It’s the assists that Wade said the Sky, who lead the league at 24 apg, are always focused on. Vandersloot, the standard league-leader, is second at 6.2 and Parker is 11th (4.7). Their ability to find the better shot is their best asset.

“A win for one is a win for all with us,” Wade said on the Chicago State of Mind podcast out this week. “That’s how it is. Just like a 20-point game [by one player] is a 20-point game for all. And that’s how we looked at it. I’m telling you, those players deserve a lot of credit because they don’t have to be that way. But they are, because they all want to win so bad and they know that if you’re like that, that helps it.”

Parker lit up Wintrust Arena out of the All-Star break with 31 points leading a packed stat line to beat the Atlanta Dream. In accepting the custom-made WWE belt they were gifted for the 2021 championship, Parker showcased what could lead them to another trophy on Tuesday and maybe even a third in September.

“Our goal is not to lose back-to-back, right? And y’all took the L on Sunday,” Parker said, referencing Team Stewart and the Sky’s coaching staff at All-Star. “So I was like, man we gotta win. We can’t let James and Emma and Kah lose two in a row.”

Commissioner’s Cup breakdown

When: Tuesday at 8:30 p.m. ET on Amazon Prime

What's at stake: A title, but mostly money. The total prize pool is $500,000. The winning players receive at least $30,000 each, which is half the minimum year-long salary for a player with less than two years of experience. The runner-up player receive at least $10,000 each.

Charity of choice: The WNBA, WNBA Players Association (WNBPA) and teams selected organizations in each market that are tied to voting rights, registrations and advocacy. Those organizations received $2,000 if their team won a Commissioner's Cup game and $500 in loses. For the Cup championship, the organization of the winning team will receive $10,000 and that of the losing team will receive $5,000.

The Sky are playing for "My Block. My Hood. My City." The Aces are playing for the ACLU of Nevada.

Previous Cup winners: The Storm won the first-ever rose gold Commissioner's Cup trophy with a 79-57 win over the Connecticut Sun. The game was the first WNBA game after the five-week Olympic break.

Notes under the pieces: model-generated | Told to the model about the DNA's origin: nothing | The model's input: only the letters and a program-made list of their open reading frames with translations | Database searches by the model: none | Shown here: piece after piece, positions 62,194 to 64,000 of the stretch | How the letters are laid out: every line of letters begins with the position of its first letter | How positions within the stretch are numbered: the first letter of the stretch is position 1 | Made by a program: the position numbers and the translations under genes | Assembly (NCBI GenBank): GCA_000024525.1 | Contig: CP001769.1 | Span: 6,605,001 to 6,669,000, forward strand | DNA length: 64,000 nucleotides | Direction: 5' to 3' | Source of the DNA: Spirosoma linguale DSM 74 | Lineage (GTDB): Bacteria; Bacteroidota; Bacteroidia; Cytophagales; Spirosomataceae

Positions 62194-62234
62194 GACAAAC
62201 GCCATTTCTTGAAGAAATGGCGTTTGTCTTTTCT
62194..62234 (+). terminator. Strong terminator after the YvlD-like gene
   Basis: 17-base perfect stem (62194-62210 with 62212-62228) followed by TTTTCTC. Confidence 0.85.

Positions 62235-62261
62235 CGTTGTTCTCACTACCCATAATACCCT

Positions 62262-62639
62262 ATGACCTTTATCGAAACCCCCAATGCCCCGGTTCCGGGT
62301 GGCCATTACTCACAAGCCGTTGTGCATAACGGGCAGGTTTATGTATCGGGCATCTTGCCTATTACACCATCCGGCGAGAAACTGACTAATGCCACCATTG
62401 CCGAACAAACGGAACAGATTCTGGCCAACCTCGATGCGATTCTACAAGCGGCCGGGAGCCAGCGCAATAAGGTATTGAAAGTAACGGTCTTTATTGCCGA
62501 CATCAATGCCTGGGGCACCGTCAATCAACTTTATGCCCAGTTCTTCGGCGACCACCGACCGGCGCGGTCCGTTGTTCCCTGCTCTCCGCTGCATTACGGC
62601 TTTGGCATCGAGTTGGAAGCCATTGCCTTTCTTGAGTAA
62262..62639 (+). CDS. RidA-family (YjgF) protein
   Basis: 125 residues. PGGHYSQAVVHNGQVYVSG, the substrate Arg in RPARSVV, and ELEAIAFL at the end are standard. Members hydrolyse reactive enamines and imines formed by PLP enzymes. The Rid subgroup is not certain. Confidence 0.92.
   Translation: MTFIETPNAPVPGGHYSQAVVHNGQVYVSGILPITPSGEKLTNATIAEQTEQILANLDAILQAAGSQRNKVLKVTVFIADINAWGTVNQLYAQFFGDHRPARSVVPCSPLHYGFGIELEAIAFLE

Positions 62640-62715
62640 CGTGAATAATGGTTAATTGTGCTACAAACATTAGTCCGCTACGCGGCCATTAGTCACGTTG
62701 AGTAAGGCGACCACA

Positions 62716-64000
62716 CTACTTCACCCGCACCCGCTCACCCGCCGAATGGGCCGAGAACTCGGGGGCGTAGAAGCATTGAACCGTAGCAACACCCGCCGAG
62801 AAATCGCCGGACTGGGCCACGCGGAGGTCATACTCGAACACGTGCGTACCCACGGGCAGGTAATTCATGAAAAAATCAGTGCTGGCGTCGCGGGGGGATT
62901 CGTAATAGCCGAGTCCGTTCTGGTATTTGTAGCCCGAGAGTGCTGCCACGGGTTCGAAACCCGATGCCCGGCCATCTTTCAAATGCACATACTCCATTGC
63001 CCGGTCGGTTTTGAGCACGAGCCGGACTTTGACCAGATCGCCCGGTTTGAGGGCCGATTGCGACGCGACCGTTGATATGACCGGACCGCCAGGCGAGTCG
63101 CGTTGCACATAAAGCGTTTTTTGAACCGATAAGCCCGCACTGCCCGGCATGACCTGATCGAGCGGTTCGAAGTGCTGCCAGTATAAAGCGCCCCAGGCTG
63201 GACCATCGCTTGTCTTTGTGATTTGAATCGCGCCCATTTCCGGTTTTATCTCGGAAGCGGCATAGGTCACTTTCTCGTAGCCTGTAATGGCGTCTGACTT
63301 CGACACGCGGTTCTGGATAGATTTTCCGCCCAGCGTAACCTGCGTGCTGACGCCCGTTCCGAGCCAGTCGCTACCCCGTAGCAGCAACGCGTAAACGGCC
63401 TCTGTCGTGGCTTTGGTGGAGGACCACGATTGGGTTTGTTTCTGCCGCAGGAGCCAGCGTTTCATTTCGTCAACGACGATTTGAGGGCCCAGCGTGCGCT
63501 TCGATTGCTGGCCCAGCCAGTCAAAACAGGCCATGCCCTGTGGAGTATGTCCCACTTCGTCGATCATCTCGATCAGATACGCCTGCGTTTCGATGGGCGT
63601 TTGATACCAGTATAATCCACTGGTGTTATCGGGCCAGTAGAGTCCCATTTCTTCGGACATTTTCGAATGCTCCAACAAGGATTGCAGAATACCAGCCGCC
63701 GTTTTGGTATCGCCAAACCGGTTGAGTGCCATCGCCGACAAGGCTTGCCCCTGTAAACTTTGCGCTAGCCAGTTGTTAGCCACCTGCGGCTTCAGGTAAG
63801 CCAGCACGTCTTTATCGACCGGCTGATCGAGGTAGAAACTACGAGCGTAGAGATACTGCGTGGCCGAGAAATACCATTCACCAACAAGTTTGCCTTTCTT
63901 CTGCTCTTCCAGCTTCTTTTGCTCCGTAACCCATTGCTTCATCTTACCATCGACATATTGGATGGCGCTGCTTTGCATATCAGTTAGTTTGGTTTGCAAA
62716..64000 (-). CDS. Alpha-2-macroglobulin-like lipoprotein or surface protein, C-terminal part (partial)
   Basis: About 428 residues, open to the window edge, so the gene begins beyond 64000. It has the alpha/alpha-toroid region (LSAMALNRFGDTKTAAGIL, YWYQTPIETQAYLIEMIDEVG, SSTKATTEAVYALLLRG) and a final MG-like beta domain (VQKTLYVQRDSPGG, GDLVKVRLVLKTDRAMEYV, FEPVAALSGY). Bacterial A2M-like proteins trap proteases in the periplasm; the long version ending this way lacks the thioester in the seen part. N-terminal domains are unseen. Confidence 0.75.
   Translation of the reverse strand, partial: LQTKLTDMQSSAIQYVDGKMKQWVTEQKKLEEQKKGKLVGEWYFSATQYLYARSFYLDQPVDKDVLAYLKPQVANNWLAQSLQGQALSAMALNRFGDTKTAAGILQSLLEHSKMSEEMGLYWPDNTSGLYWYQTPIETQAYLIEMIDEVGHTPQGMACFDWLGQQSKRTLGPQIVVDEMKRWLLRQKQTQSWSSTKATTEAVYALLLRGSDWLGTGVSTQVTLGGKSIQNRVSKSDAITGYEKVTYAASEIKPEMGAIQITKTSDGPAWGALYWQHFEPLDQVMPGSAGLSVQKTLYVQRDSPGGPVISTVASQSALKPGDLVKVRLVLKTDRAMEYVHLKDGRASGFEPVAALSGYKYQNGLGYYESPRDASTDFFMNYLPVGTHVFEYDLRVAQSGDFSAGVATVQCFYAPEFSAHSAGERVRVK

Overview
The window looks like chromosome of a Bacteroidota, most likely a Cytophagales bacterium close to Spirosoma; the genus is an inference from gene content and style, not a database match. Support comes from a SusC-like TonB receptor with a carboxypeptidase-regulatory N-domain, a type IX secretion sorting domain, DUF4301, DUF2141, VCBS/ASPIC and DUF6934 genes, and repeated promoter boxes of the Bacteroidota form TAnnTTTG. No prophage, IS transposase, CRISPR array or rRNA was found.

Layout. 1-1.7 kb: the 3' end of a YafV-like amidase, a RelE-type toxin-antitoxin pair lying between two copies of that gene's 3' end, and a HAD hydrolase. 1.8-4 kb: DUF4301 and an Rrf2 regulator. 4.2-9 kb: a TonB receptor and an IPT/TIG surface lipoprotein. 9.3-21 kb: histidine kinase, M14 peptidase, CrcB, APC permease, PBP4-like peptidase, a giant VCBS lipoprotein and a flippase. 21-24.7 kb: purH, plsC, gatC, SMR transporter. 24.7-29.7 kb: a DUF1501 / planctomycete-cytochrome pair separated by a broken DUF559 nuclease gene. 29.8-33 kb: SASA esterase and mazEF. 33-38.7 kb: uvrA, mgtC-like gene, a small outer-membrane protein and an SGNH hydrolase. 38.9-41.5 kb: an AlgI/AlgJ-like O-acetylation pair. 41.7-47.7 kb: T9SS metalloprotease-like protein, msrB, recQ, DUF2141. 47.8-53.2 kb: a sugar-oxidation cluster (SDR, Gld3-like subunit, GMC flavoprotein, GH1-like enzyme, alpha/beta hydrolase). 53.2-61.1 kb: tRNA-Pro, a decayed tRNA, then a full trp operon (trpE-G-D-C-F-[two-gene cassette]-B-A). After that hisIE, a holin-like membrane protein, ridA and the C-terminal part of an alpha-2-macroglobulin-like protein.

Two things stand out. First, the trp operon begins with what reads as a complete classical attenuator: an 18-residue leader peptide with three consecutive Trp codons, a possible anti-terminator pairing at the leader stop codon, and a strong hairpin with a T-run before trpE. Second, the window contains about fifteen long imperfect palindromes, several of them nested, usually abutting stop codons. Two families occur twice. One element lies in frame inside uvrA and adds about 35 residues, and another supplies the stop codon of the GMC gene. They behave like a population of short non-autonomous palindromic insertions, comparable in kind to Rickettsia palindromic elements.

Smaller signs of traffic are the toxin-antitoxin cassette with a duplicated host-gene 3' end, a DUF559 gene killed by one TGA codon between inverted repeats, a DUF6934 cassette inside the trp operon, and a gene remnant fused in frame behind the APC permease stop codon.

Play of the week

The Atlanta Dream are in a good spot to make the playoffs for the first time since 2018, when Renee Montgomery was on the court instead of the front office. That 92-76 win over the Aces early in the week was their most impressive victory to date.

Tiffany Hayes scored 31, Rhyne Howard added 24 and Aari McDonald had 11 off the bench. They shot 51% as a team and took advantage of a 36.6% clip by the Aces, not to mention a 40-29 edge on the boards.

The Dream's other win against a top-five squad was a 90-76 win against the Storm the week of the All-Star break. But it comes down to beating the teams you're supposed to beat to get into the playoffs and outside of one loss to the Liberty, they've done that.

The Dream have two left against the league's top-half of teams in the Storm (Sunday) and the Aces (Aug. 9). Atlanta concludes the season with two against the Liberty. They also have two left against the Lynx, a much different team than the one they defeated by four on June 1.

The Dream are currently at No. 7 in the standings, tied with the Wings, with the Sparks a half-game ahead, for the final two playoff spots. The Mercury trail Atlanta and Dallas by one game.

What you may have missed

WNBA TV schedule

Games on NBA TV are available on League Pass. All times ET. There are no games Monday through Wednesday for Commissioner's Cup scheduling. Here are the current WNBA standings. Game results can be found here.

Friday: Sun at Lynx (8 p.m., NBA TV), Wings at Sky (8 p.m., CBS Sports Network), Storm at Mercury (10 p.m., NBA TV)

Saturday: Sky at Liberty (7 p.m., NBA TV), Sparks at Aces (10 p.m., NBA TV)

Sunday: Wings at Fever (3 p.m., NBA TV), Dream at Storm (6 p.m., NBA TV), Sun at Lynx (7 p.m., Amazon Prime)